Nepal has not been able to hitch a ride on the Indian economic growth bus, and Rae is correct in asserting that Kathmandu’s flip-flops have led to potential foreign investments not materialising in the country. He is also correct in that the apprehensions towards Indian hydropower projects in Nepal emanate from the suspicion that Nepal is being short-changed. But he also argues Delhi must ‘facilitate rather than hamper economic cooperation and trade between countries such as Nepal and Bhutan with Bangladesh that are linked through land and riverine borders with India’ [p. 151], a rare admission for a former diplomat by itself. Although Rae asks India Inc. why it has been reluctant to invest in Nepal, one suspects the answer is easy enough. Nepal has not shown itself to be keen on foreign investment despite our leaders’ speeches suggesting otherwise.

Where Rae’s proposals stand out is his argument that Delhi must show more flexibility towards Kathmandu’s aspirations in the modern era. Nowhere is this more significant than in his recommendation that the 1950 treaty which governs bilateral relations must be revised along the lines of the revision of the India-Bhutan treaty. That India may be unhappy with the Eminent Persons Group report on treaty recommendations is a tantalising admission, especially since Rae doesn’t say why. However, despite acknowledging that Nepal’s drift towards China is not entirely palatable to Delhi, Rae argues ‘India should not view every Nepalese agreement with China as adversely impacting Indian security, especially when we ourselves have substantial cooperation with China’ [p. 214], as long as Nepal has kept Indian security interests in mind. Rae’s proposal that perhaps China and India could jointly work on a project together in Nepal in the future, as they have done in Afghanistan, will be welcomed in Kathmandu, although the domestic backlash such a project would face in India under current circumstances would prevent any further thoughts on that.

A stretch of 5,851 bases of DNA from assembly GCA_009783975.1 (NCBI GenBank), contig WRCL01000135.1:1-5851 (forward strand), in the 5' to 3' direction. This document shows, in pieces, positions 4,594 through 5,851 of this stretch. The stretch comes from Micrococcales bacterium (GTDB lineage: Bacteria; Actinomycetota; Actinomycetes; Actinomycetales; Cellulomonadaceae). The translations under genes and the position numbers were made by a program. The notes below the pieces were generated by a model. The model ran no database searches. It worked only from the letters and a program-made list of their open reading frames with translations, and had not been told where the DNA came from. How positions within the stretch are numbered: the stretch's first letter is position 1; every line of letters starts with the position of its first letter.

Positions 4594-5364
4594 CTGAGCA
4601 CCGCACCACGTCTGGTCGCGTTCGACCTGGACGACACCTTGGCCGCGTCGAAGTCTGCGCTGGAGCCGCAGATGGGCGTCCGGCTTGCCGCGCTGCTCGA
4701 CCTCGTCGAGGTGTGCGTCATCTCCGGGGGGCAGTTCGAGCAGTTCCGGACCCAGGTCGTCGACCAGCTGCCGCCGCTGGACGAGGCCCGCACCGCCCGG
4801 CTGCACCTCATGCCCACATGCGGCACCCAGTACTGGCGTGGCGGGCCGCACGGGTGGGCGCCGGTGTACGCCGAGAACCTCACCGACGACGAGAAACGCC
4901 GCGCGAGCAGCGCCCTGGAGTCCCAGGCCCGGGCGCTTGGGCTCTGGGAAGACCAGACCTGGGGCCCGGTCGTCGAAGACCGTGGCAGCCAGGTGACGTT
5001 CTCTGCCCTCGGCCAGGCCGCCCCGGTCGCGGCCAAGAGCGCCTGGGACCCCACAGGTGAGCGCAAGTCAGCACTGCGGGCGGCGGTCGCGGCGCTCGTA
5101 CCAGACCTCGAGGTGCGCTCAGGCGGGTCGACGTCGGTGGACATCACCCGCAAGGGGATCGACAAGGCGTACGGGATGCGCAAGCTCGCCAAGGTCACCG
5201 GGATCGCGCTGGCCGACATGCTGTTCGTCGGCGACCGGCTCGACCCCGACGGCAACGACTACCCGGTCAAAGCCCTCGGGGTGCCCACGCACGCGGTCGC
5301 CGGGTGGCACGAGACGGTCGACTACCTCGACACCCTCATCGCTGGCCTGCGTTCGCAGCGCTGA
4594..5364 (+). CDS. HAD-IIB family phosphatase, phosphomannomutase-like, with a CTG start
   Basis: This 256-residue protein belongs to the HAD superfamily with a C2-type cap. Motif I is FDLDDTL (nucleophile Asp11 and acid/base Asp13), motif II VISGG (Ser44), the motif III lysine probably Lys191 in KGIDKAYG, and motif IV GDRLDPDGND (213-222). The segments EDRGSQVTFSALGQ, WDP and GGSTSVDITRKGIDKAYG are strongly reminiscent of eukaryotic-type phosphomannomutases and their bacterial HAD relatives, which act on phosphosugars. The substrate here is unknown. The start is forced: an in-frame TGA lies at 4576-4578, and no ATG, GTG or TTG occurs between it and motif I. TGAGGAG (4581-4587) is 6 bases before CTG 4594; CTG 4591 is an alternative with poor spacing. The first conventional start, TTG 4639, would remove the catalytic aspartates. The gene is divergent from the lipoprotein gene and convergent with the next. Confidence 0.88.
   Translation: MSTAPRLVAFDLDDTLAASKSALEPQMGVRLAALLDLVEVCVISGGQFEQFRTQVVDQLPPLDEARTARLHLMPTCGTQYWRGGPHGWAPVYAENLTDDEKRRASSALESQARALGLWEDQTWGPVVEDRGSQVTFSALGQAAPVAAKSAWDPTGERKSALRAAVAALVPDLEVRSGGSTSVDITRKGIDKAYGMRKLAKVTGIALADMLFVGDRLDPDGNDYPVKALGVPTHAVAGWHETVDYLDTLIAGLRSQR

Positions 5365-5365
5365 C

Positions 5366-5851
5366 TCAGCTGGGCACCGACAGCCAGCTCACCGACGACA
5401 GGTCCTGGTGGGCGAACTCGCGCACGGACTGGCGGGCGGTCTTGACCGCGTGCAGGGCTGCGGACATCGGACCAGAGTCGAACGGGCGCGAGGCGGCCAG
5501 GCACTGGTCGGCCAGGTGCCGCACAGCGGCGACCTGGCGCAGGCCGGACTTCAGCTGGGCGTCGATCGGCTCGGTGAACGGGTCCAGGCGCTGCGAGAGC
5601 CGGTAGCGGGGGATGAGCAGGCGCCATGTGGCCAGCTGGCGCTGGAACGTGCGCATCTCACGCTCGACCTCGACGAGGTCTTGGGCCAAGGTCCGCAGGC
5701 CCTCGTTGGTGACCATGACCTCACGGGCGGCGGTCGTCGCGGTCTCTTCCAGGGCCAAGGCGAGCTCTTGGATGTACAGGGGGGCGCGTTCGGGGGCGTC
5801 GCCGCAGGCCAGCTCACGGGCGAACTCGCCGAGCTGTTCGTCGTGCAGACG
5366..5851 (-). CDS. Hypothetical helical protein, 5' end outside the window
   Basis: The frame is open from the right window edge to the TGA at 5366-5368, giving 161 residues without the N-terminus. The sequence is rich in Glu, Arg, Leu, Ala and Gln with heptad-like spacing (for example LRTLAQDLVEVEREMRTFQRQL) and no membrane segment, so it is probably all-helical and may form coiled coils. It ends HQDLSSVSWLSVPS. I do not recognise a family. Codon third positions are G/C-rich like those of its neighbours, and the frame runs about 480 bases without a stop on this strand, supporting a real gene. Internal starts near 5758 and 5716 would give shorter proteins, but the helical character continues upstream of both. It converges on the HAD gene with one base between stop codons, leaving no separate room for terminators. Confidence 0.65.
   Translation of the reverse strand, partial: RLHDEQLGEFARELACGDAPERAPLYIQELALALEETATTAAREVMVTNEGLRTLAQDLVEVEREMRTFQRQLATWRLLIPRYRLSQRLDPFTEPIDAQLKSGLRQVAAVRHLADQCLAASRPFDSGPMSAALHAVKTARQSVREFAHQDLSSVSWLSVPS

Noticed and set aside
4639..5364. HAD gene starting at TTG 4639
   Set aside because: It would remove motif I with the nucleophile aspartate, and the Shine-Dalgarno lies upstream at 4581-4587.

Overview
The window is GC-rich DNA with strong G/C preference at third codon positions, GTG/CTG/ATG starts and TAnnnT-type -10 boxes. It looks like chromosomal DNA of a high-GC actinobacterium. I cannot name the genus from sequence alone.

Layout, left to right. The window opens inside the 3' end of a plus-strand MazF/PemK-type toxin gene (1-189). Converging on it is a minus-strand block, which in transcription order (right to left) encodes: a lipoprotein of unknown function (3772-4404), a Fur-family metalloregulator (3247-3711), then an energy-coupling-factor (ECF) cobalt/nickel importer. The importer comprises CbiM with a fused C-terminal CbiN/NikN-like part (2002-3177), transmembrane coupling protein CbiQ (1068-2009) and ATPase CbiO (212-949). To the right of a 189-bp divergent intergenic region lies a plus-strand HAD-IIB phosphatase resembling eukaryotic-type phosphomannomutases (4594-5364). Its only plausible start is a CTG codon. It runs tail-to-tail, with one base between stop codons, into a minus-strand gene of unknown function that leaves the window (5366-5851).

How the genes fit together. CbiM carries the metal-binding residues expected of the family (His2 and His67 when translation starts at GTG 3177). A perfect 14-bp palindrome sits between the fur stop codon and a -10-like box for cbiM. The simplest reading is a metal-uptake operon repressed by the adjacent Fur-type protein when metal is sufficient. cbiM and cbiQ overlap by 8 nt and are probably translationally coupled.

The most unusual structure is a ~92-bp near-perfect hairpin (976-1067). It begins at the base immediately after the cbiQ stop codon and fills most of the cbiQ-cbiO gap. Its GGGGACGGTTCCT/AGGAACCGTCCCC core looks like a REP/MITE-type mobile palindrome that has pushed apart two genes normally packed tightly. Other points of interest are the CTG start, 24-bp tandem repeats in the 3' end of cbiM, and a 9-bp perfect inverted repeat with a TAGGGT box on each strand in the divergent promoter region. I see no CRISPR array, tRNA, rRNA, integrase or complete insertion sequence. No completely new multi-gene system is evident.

There is, without doubt, a foundational imbalance in the way bilateral ties are currently imagined by the respective countries. Rae’s proposals – and his balanced reading of ties – can provide a measured approach to how the relationship can be reimagined. The difficulty perhaps lies in how politics plays out domestically in both countries, and how well the establishment responds to these suggestions. Anti-Indian nationalism forms a bedrock of oppositional politics here in Nepal, and Oli’s new political map may have provided ammunition for such nationalism for years to come. Although a political solution to the territorial dispute would be the best possible outcome, as Rae says, permanent irritants in a relationship can be politically expedient as well [p. 129].

Activists holding placards protest against India during the Kalapani dispute, near the Indian Embassy in Kathmandu, Nepal, May 12, 2020. Photo: Reuters/Navesh Chitrakar

Rae, however, does not imagine a relationship that assumes geographical continuity between the two countries, which may also provide a framework for future cooperation in an era of climate change and extreme weather events. For instance, a Nepali MP from a Himalayan district had told me some years ago that he’d prefer replicating development policies from Ladakh, Sikkim or Himachal Pradesh, regions with similar ecologies. So perhaps the future of ties need not be restricted to border states or provinces either.

Further, while Rae highlights the civilisational connection between the two countries and the political friendships that drove ties in the previous century, one of the key weaknesses of India in Nepal today is that it has few friends among the ruling elite today, and even fewer among the youth. The political friendships of the past are but memories one recalls at public functions. And few Nepalis go to India to study today; the US and Australia are preferred destinations, while more and more students go to China every year. Delhi must find a way to appeal itself to this influential and large section of the population. Nepal is also seeing the rise of a new elite, burgeoned by new local governments and the devolution of power. So Delhi may wish to find new friends in the new republic as well.

But these are minor quibbles in a text that otherwise is a comprehensive and honest account of a unique bilateral relationship. Kathmandu Dilemma must be read by the foreign policy establishment in both countries to realise that India-Nepal ties go beyond political and economic interests. It is a rare nuanced take that provides a template for Delhi to win back friends in the country, and for Kathmandu to get over its insecurities about Indian ambitions.

Amish Raj Mulmi is a Nepali writer and a publishing professional.